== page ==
Like, if you want to keep playing the same game you've had for 15 years, you can do that. Nobody will stop you. But this is something new. Paizo is distancing itself from its D&D roots and establishing its own identity and I support that.

"Hey you want to play this game"

"Isn't that out of print? Agh, why would I play that game. Hey DnD has support let's play that".

Hyperbole, maybe. But given most my games are on roll20, the community seems well not dead but the amount of games offered really crashed after DnD 5 took off. And when PF2 takes of(If. Hope so for Paizo's sake), it's going to be even harder to get people into PF1.

More so when most the comments online these days are about just how old, broken, unfun, and trash 3.5/Pathfinder is.

I can play it all I want, no one's stopping me. Getting a GROUP together in a few years..., that's going to be harder.


MerlinCross wrote:
GLD wrote:
jquest716 wrote:
I agree with GLD if you are arguing that PF2 isnt PF1 then why are you here. Pazio was very open with saying PF2 is a new system and not 3.8 or a patch to PF1. I remember when a lot of people were saying D&D 5e was DOA but look at the speed and fame it has gained. You have to understand people playing PF1 own everything already and the sale of books is shown since its being over taken by Starfinder. If you enjoy PF1 keep on keeping on but if you cant accept a new edition with new rules that arent 3.5 then why keep posting these hate post. Pazio isnt going to go oh snap we made a mistake we need to switch everytjing back to 3.5. Please review the game for what it is and not in the lens of PF1.

Yeah man. I know I'm in the minority on this in Pathfinder communities, but 5e is lit. Harkens back a lot to the more straightforward nature of Second Edition and brings D&D back to its roots. Not to say it's better than Pathfinder, but they're different and both enjoyable in their own ways.

Like, if you want to keep playing the same game you've had for 15 years, you can do that. Nobody will stop you. But this is something new. Paizo is distancing itself from its D&D roots and establishing its own identity and I support that.

"Hey you want to play this game"

"Isn't that out of print? Agh, why would I play that game. Hey DnD has support let's play that".

Hyperbole, maybe. But given most my games are on roll20, the community seems well not dead but the amount of games offered really crashed after DnD 5 took off. And when PF2 takes of(If. Hope so for Paizo's sake), it's going to be even harder to get people into PF1.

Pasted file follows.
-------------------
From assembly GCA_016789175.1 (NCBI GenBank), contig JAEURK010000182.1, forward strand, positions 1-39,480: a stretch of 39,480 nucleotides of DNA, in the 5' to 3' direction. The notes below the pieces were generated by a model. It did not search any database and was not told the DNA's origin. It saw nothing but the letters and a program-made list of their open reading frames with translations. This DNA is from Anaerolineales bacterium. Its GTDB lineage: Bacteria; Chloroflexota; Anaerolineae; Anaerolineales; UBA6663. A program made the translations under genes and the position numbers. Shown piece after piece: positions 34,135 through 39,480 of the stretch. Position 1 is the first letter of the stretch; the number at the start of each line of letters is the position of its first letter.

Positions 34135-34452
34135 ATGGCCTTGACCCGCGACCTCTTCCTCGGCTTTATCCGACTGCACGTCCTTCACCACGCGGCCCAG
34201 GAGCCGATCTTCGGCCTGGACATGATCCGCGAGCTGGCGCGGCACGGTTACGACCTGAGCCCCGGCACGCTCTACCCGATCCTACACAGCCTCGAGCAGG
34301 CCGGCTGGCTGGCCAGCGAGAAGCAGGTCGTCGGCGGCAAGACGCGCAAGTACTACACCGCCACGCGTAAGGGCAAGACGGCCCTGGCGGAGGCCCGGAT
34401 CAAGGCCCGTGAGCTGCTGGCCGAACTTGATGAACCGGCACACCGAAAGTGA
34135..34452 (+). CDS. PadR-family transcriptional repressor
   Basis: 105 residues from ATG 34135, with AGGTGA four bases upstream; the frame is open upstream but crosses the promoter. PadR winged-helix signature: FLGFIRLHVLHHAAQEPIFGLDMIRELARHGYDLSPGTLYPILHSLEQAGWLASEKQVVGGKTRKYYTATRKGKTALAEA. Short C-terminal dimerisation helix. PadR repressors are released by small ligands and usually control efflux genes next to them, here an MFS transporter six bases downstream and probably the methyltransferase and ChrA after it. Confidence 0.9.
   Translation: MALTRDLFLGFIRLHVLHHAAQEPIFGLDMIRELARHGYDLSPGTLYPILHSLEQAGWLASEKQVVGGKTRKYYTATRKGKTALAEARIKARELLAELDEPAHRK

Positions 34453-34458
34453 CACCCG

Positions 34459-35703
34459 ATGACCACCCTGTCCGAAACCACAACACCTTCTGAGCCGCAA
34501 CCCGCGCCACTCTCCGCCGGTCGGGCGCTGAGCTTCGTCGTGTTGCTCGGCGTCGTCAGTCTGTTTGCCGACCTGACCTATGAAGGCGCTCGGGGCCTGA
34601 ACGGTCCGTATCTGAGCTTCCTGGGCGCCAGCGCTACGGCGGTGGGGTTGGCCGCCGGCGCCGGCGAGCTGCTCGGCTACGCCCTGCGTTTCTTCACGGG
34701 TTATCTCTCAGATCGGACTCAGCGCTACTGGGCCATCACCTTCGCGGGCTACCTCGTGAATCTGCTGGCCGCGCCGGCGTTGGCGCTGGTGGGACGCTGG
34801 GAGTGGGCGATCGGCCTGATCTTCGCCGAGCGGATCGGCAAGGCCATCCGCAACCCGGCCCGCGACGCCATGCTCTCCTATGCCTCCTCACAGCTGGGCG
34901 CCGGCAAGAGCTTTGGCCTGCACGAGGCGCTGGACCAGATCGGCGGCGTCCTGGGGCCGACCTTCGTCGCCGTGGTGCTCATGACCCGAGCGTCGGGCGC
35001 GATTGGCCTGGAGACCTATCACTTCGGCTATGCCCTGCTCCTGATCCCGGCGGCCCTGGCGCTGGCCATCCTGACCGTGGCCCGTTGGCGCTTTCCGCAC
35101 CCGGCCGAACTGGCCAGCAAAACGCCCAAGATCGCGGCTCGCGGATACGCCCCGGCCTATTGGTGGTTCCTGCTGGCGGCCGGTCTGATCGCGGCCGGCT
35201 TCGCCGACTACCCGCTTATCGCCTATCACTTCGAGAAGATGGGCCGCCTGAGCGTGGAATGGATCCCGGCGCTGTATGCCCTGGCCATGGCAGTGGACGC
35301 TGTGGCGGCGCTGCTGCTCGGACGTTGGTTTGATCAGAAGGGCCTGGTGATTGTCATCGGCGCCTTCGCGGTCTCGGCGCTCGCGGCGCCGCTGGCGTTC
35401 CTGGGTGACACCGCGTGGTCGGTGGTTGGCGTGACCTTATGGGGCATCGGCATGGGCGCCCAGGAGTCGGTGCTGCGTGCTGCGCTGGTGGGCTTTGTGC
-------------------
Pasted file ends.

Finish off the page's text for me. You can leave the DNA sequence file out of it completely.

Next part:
More so when most the comments online these days are about just how old, broken, unfun, and trash 3.5/Pathfinder is.

I can play it all I want, no one's stopping me. Getting a GROUP together in a few years..., that's going to be harder.

Well with all the people on here complaining about how 3.5 is dying, I find it hard to believe there aren't any people out there to play with.

And if people have started to sour on 3.X, what better reason than that Paizo to move on from it? It's an unfortunate outcome for people who still love it but that doesn't make it valid criticism. Basically, and I know how callous this sounds but it is simply the best possible way to put this, that sounds like a you problem.


Pathfinder Adventure Path, Rulebook Subscriber

I trust that Paizo has the good business sense to track the market and know whether PF 1E was still viable or not. And for everyone arguing for Paizo to do a 1E.5 or something...any benefit you get from players sticking around will be offset by A) People refusing to rebuy a slightly tweaked rulest; B) probably not addressing the fact people were leaving in the first place.


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Tithron wrote:

Ok, I don't want to get into an edition fight here, so I will be direct. No it is not 3.8. PF1 took 3.5 as far as it could. 5th ed is crushing Paizo in market share at this point. They are not trying to make another 3.5, they are taking the Pathfinder engine and making a NEW edition. That means taking risks and making changes. The 3.5/PF1 die hards will still be playing PF1 regardless of what happens with this Playtest.

I am also of the opinion that they will be opening up the options more in the full game. I think the playtest is intentionally restrictive to make sure classes fill there niches properly. That is speculation though.

The fact that 5e is crushing it, only makes it more baffling that paizo would seemingly try so hard to emulate 4e...


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MMCJawa wrote:
A) People refusing to rebuy a slightly tweaked rulest

Disproven by the very existance of PF


Darksol the Painbringer wrote:
BlackRazor77 wrote:
"More dice rolling on damage, less static damage" is a bad thing in my opinion. Dice damage should be left to Caster and Static Damage to Martial. Martial class should always have higher averages damage with minimum fluctuations, and Caster should be the opposite.

I don't agree with Casters having varied damage, because I think varied damage is bad period. It's the biggest difference between why Cure Critical Wounds sucked and the Heal spell was outright awesome, and that difference is even worse compared to Mass Cure Critical compared to Mass Heal (yes, Heal is one spell level higher, but it still heals for so much more for just a single spell level increase).

I'd honestly be okay with some weapons simply doing flat damage per swing, or having a lesser die roll with a flat bonus on top of it for more consistent benefits, and it makes for a great balancing point between weapon choices. "This weapon has more consistent damage, but this other weapon has X benefit, but less consistent damage as a result."

Math says that the more dice you roll, the more likely you will get an average result.